The sequence is imbued with Celtic, Welsh, and English folklore, as it is set in Cornwall and Wales and has requisite appearances by Herne the Hunter and the Pendragon. There are five books in the sequence.

Over Sea, Under Stone

Over Sea, Under Stone introduces the three Drew children – Simon, Jane, and Barney – as they holiday in Cornwall with their great-uncle Merriman Lyon. They find a map in the attic, which they take as a sign to pursue adventure. The children don’t realize that by finding the map, they have become part of a very real quest, and their great-uncle Merry is revealed to be someone of great importance. There are caves and beaches and sinister enemies and friends later revealed to be enemies and Arthurian legends and many other things that will stimulate the reader’s imagination. Great book, although it’s not quite as complex as the other books in the series.

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The Secret History by Donna Tartt

Synopsis from book flap, courtesy of Amazon.com:

Storytelling in the grand manner, The Secret History is a debut remarkable for its hypnotic erudition and acute psychological suspense, and for the richness of its emotions, ideas, and language.

There are the confessions, years afterward, of a young man who found at a small college the life of privilege and intellect he’d long coveted – and rarely has the glorious experience of youth infatuated with knowledge and with itself been so achingly realized. Then, amazed, Richard Papen is drawn into the ultimate inner circle: five students, worldly and self-assured, selected by a charismatic classics professor to participate in the search for truth and beauty. Together they study the mysteries of ancient Greek culture and spend long weekends at an old country house, reading, boating, basking in an Indian summer that stretches late into autumn.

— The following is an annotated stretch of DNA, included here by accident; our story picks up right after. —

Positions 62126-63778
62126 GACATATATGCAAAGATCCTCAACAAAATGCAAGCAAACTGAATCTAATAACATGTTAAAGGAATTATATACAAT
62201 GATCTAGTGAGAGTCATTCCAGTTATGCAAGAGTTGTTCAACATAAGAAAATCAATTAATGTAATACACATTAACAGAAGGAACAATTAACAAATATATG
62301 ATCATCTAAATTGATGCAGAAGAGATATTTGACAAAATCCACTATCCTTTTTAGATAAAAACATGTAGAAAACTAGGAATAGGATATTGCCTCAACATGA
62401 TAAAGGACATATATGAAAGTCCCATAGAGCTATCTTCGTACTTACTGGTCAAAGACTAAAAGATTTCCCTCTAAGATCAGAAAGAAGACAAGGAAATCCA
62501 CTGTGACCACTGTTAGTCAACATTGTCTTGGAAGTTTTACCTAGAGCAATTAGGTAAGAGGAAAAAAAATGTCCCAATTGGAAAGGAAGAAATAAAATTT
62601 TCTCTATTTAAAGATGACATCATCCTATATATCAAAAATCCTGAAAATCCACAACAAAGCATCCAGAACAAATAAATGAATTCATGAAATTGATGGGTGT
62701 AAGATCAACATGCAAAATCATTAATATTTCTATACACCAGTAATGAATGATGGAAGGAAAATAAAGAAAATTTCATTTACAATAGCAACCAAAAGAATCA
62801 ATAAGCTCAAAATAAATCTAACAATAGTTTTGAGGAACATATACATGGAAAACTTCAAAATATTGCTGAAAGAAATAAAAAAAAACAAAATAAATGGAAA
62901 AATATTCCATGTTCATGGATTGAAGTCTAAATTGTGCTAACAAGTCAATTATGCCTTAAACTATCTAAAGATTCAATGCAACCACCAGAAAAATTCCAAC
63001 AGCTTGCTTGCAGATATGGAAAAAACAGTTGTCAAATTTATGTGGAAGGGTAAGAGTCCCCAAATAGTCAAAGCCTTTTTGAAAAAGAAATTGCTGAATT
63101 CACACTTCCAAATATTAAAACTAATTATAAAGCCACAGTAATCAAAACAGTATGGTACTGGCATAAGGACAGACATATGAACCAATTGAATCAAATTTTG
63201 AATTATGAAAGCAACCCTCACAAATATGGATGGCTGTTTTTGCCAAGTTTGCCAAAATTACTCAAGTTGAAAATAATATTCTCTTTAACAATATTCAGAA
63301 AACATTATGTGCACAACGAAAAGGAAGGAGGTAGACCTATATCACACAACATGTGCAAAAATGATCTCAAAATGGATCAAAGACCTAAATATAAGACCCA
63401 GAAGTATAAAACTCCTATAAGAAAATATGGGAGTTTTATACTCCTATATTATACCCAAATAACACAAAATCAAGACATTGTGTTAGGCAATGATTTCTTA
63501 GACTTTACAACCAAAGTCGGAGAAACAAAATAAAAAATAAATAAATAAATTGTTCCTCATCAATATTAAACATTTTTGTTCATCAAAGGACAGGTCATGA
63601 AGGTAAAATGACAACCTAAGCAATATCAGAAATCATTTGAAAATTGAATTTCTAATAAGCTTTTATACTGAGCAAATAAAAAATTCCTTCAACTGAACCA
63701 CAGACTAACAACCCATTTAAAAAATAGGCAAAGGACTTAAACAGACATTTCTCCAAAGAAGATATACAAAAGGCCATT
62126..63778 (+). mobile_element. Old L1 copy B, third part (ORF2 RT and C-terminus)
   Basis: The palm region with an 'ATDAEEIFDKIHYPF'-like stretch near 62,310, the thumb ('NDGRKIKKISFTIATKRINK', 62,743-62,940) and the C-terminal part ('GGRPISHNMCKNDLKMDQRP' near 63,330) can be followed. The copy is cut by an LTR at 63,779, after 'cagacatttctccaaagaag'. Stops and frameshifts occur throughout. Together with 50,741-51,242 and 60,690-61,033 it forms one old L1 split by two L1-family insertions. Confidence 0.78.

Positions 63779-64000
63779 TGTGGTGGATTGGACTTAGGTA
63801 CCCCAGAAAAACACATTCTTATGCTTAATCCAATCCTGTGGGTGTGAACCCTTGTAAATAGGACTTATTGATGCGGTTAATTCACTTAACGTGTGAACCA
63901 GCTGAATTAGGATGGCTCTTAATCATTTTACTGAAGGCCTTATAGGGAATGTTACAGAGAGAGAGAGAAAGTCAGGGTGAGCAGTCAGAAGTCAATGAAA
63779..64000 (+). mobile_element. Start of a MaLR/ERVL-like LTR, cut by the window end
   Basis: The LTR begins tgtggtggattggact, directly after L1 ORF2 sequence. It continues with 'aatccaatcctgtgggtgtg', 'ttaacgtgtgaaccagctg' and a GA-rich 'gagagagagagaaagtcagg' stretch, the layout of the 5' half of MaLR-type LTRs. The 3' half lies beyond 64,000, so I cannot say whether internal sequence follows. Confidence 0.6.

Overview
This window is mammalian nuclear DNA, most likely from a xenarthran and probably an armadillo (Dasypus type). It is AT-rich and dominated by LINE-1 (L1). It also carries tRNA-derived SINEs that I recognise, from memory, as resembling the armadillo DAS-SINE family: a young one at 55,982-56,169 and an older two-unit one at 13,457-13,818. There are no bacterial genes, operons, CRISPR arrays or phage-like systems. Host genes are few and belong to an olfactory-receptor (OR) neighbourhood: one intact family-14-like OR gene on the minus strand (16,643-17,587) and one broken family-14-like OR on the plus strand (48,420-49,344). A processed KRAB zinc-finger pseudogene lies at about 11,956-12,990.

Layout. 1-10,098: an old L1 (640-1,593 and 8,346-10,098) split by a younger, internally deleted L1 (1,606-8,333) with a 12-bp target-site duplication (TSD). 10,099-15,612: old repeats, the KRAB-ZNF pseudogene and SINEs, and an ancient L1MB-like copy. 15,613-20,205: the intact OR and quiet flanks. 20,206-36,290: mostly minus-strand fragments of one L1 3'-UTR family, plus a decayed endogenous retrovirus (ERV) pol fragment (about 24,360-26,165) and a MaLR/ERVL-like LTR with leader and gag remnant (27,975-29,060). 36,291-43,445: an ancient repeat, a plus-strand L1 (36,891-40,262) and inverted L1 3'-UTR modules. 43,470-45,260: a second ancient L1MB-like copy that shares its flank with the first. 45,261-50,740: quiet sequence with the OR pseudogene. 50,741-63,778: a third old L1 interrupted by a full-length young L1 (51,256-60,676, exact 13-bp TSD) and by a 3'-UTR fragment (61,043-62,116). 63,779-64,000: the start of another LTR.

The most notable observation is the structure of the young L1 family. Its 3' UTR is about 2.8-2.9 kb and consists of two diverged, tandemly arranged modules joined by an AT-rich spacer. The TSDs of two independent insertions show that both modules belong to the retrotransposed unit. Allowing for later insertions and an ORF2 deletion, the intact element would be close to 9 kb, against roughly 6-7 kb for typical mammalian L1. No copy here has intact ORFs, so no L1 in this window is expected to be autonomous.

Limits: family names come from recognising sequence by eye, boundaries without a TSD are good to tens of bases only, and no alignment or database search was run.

Mesmerized by his new comrades, Richard is unaware of the crime which they have committed in his dreamy, unwitting presence. But once taken into their confidence, he and the others slowly and inevitably begin to believe in the necessity of murdering the one classmate and friend who might betray their secret and their future.